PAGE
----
Friday, July 4, 2008
Black? Help us keep out the Mexicans!
So I meant to blog about this a WHILE ago (like when I first read the article) but I've had a lot going on an dam a negligent blogger - sorry Kaya! Anyway, according to the New York Times, the US Border Patrol, in an effort to beef up its forces, is now reaching out to young African Americans. You read that right- border patrol is stocking up on Black kids.
Maybe I'm being a bit sensitive, after all I usually get pissed when I hear about one government group or another reaching into a very specific pool of minorities b/c they figure those kids have no other alternatives and little prospect for work outside of government or law enforcement.. but even so this seems severely fucked up. I don't normally like to 'air family business,' but I think it's no secret that Black Americans have a huge and I mean HUGE amount of tension and resentment for ethnically diverse immigrants. Why? Well, outside of the normally American reasons ("they take away our jobs!" "they suck up resources!" "they take space in schools!") many immigrant groups come to America with a messed up view of Black Americans fueled by hip hop videos, violent movies and racist portrayals, and this perception can sometimes manifest itself in feelings of superiority. Not to mention Black Americans are pretty much the lowest caste in American society, and the idea that people can come in from another country, be in America for a few months and already have more social and economic capital than Black Americans (who were the base and foundation of even creating America) is pretty fucked up.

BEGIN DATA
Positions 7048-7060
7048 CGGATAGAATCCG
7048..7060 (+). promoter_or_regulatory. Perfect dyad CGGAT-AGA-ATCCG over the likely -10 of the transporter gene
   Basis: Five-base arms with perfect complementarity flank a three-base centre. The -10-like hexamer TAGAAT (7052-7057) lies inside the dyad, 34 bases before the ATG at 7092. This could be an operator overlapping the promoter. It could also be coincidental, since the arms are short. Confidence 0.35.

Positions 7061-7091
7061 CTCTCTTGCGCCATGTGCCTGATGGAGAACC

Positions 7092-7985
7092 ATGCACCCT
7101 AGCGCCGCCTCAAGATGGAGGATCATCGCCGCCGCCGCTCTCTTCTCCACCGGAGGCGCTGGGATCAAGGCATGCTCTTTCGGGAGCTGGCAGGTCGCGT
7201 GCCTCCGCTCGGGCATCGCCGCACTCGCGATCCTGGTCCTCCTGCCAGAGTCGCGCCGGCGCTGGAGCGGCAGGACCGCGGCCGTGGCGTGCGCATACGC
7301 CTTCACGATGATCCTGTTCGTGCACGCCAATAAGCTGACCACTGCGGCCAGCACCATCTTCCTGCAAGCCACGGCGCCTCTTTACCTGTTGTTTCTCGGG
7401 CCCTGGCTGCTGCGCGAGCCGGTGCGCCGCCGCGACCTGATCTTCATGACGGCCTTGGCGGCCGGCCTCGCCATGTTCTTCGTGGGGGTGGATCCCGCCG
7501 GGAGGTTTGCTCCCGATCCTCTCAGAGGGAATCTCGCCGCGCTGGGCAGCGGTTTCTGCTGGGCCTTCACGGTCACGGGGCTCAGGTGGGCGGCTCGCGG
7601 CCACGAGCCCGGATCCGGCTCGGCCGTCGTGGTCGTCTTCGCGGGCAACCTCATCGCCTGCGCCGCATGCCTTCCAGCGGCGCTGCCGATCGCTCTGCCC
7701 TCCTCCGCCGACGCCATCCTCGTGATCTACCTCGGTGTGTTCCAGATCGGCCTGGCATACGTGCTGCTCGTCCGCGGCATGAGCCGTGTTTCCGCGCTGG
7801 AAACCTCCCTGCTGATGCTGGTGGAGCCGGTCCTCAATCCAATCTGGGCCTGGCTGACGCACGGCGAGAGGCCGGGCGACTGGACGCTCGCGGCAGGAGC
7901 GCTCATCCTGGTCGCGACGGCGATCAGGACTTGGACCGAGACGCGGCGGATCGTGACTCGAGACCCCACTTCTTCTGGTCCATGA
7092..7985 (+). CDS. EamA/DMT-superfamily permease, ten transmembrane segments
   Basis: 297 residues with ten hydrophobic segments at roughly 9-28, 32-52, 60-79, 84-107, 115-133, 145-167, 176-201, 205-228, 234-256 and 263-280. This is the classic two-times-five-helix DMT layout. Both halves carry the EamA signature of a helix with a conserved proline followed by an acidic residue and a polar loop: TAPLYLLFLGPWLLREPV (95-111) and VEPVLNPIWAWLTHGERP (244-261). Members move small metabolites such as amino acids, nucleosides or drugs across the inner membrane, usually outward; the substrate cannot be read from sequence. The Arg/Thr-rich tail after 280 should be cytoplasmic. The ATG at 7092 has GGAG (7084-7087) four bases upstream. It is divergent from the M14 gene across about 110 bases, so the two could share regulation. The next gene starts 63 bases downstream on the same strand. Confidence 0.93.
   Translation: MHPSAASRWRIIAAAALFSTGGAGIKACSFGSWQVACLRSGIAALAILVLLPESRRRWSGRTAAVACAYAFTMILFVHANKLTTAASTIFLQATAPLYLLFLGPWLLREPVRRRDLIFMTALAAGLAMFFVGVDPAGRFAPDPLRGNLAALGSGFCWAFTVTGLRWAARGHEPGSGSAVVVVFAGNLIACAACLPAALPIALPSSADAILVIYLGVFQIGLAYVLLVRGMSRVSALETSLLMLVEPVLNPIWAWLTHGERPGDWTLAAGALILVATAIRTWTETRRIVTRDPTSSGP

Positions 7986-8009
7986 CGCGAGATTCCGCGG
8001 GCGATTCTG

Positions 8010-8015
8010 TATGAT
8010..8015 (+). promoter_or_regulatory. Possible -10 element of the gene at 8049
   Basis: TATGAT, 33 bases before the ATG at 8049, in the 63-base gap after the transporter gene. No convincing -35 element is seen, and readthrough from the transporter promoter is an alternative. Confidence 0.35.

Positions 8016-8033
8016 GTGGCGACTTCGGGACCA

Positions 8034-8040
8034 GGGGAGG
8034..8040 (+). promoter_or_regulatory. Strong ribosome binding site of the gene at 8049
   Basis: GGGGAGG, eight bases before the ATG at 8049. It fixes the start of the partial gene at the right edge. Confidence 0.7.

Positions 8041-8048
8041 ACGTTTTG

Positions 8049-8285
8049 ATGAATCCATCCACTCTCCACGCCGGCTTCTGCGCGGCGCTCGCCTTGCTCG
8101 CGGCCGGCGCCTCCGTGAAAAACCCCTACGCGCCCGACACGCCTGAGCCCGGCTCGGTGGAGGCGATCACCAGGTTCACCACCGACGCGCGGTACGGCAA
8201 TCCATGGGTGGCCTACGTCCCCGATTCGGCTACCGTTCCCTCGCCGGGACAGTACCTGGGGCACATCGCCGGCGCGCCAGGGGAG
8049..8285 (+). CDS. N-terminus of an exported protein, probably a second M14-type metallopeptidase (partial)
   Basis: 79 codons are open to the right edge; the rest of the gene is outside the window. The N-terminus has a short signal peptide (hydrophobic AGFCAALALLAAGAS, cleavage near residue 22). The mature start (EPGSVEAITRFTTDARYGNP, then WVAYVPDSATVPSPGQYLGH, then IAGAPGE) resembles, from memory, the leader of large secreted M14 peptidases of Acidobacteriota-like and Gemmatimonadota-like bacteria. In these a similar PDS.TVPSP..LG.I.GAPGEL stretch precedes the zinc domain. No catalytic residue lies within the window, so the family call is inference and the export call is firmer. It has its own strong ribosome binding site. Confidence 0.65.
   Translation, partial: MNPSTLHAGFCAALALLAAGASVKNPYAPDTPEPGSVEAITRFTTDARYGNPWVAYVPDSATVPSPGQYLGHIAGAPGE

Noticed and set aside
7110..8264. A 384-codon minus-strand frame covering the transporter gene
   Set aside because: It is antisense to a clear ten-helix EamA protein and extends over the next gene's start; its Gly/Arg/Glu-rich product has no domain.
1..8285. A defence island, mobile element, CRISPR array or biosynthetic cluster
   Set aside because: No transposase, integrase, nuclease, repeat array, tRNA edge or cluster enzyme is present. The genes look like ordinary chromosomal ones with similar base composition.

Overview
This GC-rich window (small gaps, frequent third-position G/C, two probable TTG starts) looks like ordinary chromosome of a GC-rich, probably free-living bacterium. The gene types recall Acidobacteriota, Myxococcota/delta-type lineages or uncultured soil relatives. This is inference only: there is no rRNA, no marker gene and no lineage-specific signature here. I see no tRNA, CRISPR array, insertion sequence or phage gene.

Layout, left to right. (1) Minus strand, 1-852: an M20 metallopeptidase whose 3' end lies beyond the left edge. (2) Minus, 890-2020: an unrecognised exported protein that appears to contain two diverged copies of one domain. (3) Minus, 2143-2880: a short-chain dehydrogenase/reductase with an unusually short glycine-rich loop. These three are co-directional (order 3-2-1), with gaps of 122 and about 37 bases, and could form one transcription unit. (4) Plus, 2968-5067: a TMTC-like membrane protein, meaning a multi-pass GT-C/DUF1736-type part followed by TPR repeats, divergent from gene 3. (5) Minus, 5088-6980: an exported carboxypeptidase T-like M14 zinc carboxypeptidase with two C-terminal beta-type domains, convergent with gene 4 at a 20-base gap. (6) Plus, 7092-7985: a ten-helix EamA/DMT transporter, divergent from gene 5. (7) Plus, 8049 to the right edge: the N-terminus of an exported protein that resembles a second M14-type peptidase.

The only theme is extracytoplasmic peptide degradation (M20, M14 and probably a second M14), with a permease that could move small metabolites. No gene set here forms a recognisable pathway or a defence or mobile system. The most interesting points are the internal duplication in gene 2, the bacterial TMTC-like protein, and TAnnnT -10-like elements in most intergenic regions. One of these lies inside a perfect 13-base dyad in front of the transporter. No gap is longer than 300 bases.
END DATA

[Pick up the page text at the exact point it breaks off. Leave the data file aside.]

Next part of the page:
So, even though you know they would never admit this, I think it's pretty obvious that this is definitely helping their recruitment agenda. Kill two birds with one stone- help darken up the group that's trying to keep a country built on immigration "pure" and recruit kids that have a blind resentment (and sometimes hatred) toward a group of people that they have more in common with than they think.
You know, these are the times when my dual status as both a Black American and a first generation latino immigrant make me have all sorts of complicated emotions. It's all just very sad.